Courting controversy: the cougar of Chenonceau

Medieval royal rivalries are supposed to end in beheadings or duels – yet the feud between King Henri II’s wife and his mistress at Chenonceau seems to have been remarkably civilised. The reason why, of course, is sex.

The two women at the heart of the story are Henri’s wife, Catherine de’ Medici, and his mistress, Diane de Poitiers.

In 1534, just a year after his marriage to Catherine, Henri II began an affair with Diane that would last some 25 years.

He installed Diane in one of the royal palaces, the château of Chenonceau, in the Loire. She had it rebuilt, extending it over the river Cher on stone columns and adding beautiful formal gardens along the river, protected by stone terraces.

However, when Henri died in 1559, Catherine ousted Diane and forced her to move into Château de Chaumont instead. Catherine then took over Chenonceau for herself.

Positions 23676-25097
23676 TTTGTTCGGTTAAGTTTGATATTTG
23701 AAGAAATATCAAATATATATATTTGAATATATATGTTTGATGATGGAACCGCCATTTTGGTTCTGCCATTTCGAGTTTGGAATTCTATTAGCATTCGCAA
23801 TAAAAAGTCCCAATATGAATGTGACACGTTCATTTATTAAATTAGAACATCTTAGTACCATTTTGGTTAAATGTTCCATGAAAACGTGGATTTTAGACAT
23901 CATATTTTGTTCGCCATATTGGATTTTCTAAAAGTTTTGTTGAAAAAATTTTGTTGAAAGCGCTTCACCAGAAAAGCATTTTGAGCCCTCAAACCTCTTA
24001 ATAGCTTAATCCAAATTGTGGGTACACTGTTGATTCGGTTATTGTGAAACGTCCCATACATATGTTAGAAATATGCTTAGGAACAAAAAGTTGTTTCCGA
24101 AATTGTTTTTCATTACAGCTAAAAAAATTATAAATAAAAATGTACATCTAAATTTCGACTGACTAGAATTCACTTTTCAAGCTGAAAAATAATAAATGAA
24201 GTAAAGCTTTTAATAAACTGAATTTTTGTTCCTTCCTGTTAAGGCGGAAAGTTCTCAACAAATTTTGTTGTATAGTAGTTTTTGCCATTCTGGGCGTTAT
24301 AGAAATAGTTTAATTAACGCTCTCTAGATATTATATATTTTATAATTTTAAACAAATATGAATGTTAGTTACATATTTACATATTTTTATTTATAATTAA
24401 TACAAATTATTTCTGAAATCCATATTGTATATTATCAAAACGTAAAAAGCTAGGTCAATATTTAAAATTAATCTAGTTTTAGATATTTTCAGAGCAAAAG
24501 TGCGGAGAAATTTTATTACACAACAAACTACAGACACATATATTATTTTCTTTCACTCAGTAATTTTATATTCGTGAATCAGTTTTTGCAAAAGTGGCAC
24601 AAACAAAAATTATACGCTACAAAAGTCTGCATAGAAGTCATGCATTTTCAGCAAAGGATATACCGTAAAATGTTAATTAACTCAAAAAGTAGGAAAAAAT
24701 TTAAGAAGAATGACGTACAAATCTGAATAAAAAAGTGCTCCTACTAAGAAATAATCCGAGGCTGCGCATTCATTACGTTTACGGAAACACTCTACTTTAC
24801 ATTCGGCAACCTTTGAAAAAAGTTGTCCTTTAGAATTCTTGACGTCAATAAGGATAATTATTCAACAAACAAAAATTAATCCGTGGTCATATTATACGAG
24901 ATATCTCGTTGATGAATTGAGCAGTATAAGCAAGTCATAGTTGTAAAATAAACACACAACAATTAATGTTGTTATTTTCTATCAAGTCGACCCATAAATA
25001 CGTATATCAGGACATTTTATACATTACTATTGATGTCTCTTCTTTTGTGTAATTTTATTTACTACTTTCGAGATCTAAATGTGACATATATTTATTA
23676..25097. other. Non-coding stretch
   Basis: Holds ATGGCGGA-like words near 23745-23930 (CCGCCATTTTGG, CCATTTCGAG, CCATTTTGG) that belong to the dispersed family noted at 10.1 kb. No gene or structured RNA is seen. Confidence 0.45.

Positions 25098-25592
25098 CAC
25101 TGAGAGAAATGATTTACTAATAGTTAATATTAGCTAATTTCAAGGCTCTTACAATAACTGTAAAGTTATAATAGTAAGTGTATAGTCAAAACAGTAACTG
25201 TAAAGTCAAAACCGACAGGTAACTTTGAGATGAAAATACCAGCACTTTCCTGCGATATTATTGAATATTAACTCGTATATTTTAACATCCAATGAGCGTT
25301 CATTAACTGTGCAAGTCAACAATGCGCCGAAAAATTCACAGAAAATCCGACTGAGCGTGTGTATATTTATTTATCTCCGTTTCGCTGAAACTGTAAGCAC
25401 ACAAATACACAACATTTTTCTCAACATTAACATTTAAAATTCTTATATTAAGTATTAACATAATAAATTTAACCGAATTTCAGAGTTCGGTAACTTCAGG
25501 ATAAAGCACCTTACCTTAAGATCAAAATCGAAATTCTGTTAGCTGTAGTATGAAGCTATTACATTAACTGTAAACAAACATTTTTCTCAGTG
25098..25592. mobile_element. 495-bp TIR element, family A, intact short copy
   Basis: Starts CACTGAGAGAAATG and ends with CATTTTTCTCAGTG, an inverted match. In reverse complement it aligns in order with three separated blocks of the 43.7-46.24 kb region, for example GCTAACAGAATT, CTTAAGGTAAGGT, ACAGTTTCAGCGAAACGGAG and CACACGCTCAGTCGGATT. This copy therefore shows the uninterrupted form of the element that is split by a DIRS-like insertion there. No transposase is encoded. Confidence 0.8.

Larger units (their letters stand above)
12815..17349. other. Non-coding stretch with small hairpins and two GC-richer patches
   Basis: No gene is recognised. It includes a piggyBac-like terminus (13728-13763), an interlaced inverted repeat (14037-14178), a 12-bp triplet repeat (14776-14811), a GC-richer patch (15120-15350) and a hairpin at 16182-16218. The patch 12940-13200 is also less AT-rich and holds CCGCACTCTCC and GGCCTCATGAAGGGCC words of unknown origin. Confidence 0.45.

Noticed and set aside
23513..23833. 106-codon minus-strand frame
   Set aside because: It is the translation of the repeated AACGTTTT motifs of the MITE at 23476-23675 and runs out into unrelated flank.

Not nice perhaps, but it’s hardly an act of revenge to launch a thousand TV mini-series.

The reason for her leniency is more revealing – Henri was only 15 when he married Catherine and was sexually inexperienced. Diane was 20 years older and was able to educate him in matters of the bedroom. Catherine would eventually have ten children, so Henri clearly got the hang of what went where.

The official start of spring today is a time when Chenonceau might reasonably expect to start attracting large crowds. It is already France’s second most visited château, after Versailles.

However, the story of the two women is downplayed. Chenonceau’s guardians may feel they don’t need to focus on royal rivalry to boost ticket sales.

The château’s appeal, then, appears to be simply its beauty. For once, perhaps, sex doesn’t sell.

This entry was published on Thursday, 20 March 2014 at 08:08. It’s filed under Places and people and tagged , , , , , , , , . Bookmark the permalink. Follow any comments here with the RSS feed for this post.

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